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Baby’s health is especially important to mothers and fathers. Bronchitis in babies is generally much more common than bronchitis in grown-ups. Bronchitis symptoms in newborns and small children are usually rather harmless compared to bronchitis in adults.
In addition, they usually subside after a few days. However, you should have your pediatrician check what type of bronchitis it is. In the case of bronchiolitis and obstructive bronchitis, you should be careful and always follow the advice of an experienced specialist.
Bronchitis In Babies: The Typical Symptoms
One of the typical bronchitis symptoms is dry cough, which tends to become mucous over time. In addition, the dear little ones feel pain or a certain pressure in the bronchial tubes.
All this is very unpleasant for them, so they sometimes suffer from problems falling asleep because of it. They are crotchety and restless during the day. Accordingly, parents also feel burdened by it.
Different Types Of Bronchitis
When the bronchial area is inflamed, it is called bronchitis. The so-called acute bronchitis disease is characterized by the fact that the sensitive mucous membranes in the bronchial muscles are reddened and inflamed due to a viral infection.
It is not only the dry cough that troubles children, but also the mucus production that occurs later. In addition, rhinitis occurs, which can usually be accompanied by a slightly elevated body temperature.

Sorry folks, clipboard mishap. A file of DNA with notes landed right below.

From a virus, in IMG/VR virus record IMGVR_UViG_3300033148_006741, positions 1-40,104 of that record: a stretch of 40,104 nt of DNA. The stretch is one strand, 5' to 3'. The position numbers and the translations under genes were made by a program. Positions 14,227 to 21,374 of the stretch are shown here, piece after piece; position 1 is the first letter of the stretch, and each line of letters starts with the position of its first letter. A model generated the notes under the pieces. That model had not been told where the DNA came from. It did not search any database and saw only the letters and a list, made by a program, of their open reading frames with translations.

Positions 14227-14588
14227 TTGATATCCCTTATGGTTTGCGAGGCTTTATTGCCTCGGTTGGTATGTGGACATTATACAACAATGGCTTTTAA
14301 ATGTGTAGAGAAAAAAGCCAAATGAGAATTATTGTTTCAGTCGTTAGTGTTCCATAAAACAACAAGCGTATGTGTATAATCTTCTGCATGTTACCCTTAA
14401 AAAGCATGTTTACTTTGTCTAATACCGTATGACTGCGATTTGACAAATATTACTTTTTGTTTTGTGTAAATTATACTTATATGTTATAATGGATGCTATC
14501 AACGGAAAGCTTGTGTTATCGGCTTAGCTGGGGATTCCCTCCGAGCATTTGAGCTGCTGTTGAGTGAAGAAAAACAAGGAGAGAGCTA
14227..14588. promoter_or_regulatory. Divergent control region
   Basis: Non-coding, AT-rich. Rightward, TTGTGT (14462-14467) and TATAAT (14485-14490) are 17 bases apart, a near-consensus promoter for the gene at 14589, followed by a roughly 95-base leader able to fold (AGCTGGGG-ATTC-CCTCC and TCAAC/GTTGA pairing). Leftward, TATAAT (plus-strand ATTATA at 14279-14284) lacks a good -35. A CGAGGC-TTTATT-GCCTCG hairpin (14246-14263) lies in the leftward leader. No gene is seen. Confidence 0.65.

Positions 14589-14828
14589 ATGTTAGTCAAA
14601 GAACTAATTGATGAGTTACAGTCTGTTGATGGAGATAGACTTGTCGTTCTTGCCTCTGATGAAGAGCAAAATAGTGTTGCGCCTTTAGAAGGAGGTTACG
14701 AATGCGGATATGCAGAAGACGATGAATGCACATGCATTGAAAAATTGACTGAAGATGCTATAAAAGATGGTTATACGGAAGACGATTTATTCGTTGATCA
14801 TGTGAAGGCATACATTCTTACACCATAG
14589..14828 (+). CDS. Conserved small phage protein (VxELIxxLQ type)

In the summer season, bronchitis in babies occurs less frequently. In autumn and winter, however, there is a much greater risk of the bronchial tubes becoming chilled or inflamed.
This is because the child’s immune system is simply not yet fully developed. Therefore, babies are comparatively more likely to get bronchitis than adults. What you should also know about bronchitis in babies and what you can do about it – that’s what you’ll learn in this article.
Bronchitis In Babies – What You Should Know
The respiratory tract and especially the immune system are not yet fully developed in infancy. This can be associated with an increased risk of illness or infection. For this reason, bronchitis can occur comparatively frequently in children during the first three years of life.
Adults also occasionally have to deal with bronchitis. However, there are a number of things to bear in mind with regard to the clinical picture. The course of the disease in children and adults is not identical in every respect.
Pronounced Bronchitis Symptoms In Babies
Bronchitis is an inflammation of the mucous membranes in the lower and upper respiratory tract. Children usually experience a much higher degree of suffering than adults. In addition, you should know that the risk of possible complications is also significantly higher in babies than in adults.